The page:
Example: I stood at the back door and watched the sunset. The orange sky stretched across the horizon, widening the earth. From where I stood, the hills were on fire. I want to put my trainers on and run. I wanted to run into the sun and far away into those glorious orange hills. I looked to Joanna, who sat drawing, her chair turned away from the dazzling light. She smiled.
Now change perspective.
Joanna sat with one foot resting on the table, and a drawing pad balanced on her knee. She’d drawn the framed mirror first, then carefully sketched the lines of the six-foot fence. The plant pots were easy, but those damn lanterns, she just couldn’t get them right. In the mirror she could see that the sun was setting, the colours in the frame changed, adding pinks and purples to the fence, and the silver pot rims were dazzled with orange. She heard Bella at the back door. Wow, she heard her say, and Joanna guessed it was the sun set that caused the reaction. She wondered if the hills looked epic, like that time Bella had taken her to the park at dusk. She smiled, not only at the memory but at how beautiful the garden looked in the mirror. She took the brake of her chair and turned around.
By changing perspectives we now know more about the garden, about Joanna, and about Bella. Now if we were to go back to Bella’s pout of view we could expand the scene:
I stood at the back door and watched the sunset. The orange sky was stretched across the horizon, widening the earth. From where I stood, the hills were on fire. Wow. I said. Joanna sat in the garden. She had one foot rested on the table and a drawing pad balanced on her knee. She’d stopped drawing and I could see how hard she’d worked on the picture, each fence slat was perfectly aligned, the curve of the pots and even the lanterns looked perfect.
How does it look from up there? she asked.
You’ve done a brilliant job. I said.
No silly, the sunset.
Incredible. I said. Turn around.
I can see it from here. she pointed at the mirror.
I felt a familiar gnawing in my stomach as the guilt of what had happened crept in. I wanted to put my my trainers on and run. Run into the sun and far away into those glorious orange hills.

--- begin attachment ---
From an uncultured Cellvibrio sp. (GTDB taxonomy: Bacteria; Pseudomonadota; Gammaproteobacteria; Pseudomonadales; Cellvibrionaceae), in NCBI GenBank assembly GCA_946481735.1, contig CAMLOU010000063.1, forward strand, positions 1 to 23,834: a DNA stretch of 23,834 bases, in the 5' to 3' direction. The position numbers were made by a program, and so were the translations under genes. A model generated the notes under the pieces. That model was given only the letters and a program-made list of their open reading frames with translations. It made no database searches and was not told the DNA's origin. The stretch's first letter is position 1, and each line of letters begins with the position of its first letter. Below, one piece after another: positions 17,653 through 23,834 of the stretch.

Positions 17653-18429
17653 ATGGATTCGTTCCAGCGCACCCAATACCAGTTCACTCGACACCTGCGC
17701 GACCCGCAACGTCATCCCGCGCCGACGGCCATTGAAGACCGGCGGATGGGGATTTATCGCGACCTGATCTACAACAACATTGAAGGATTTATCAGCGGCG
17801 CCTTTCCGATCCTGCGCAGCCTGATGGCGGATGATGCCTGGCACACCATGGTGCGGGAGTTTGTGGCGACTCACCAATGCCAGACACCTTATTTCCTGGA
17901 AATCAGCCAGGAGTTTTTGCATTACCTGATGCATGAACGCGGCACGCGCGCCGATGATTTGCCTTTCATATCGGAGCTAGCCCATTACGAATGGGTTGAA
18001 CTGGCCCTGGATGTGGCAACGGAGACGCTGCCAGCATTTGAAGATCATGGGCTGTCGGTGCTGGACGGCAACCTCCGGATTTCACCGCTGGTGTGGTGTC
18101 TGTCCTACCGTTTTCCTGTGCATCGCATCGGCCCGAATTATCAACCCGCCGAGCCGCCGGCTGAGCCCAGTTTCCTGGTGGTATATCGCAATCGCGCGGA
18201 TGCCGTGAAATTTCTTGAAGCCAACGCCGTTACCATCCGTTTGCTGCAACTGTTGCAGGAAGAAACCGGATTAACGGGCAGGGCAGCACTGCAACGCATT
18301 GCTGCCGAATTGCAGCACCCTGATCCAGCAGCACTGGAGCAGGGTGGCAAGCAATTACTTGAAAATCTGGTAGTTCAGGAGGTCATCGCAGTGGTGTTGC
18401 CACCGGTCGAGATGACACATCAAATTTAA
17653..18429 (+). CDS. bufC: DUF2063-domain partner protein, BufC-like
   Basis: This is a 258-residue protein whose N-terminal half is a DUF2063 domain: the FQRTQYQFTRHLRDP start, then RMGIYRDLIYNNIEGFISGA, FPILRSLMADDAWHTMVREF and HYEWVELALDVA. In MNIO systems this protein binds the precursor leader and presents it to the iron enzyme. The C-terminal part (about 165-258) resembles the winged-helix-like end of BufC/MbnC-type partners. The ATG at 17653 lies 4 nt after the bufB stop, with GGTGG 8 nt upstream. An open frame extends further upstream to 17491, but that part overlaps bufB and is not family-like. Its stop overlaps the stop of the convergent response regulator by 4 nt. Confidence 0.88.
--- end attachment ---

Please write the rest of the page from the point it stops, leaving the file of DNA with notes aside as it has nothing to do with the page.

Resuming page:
Now the story has a new slant. Changing perspective opens up opportunity. Why not have a go yourself and be sure to let me know how it goes.
I haven’t seen the sea for over a year. Living in Killin, I am close to several lochs and rivers, but there is something special about the sea. For me, it’s a feeling that wraps around my ribs like a hug. It’s that feeling of wonder, the mystery of nature and the universe. The sea is a place for contemplation, for stillness and a place to feel whole.
I love this photograph , I snapped it while walking on the beach at St Andrews. The photo is of some teenagers huddled together on the sea wall. I couldn’t hear their conversation but I noticed the long pauses where they all looked out into the endless grey water. Perhaps they were thinking about their studies or their future, perhaps they were lost for a moment in a memory. I like to think they were contemplating their place in the world, their responsibility to the earth and her future
Write a story with two characters, each going through individual difficulties in their lives. The characters should not talk out loud to one another, but sit together on a sea wall watching the sea. The story should record their thoughts, perhaps scattered like a stream of consciousness, or like an internal conversation or monologue. Notice the difference between the characters voices. Did the sea calm them or increase the storm within?
One of the best things about living in the Scottish Highlands in the wee detached village of Killin, is the night sky. It’s pretty dark at night, with little light pollution and the brightest moon I’ve ever seen. When there is a scattering of clouds, however, the sky puts on the most spectacular show of patterns and shapes, it’s like art. When the days are clear and the rain is at bay, we have a new exhibition to indulge in every night, and often with twinkling stars dotted in between. That’s not to say it’s not freezing, wrapping up is essential for sky gazing. The picture that accompanies this post was taken in December 2020. It was taken on my phone and zoomed in. I couldn’t help but notice a genie smoking his pipe and pondering what’s to become of this bloody pandemic.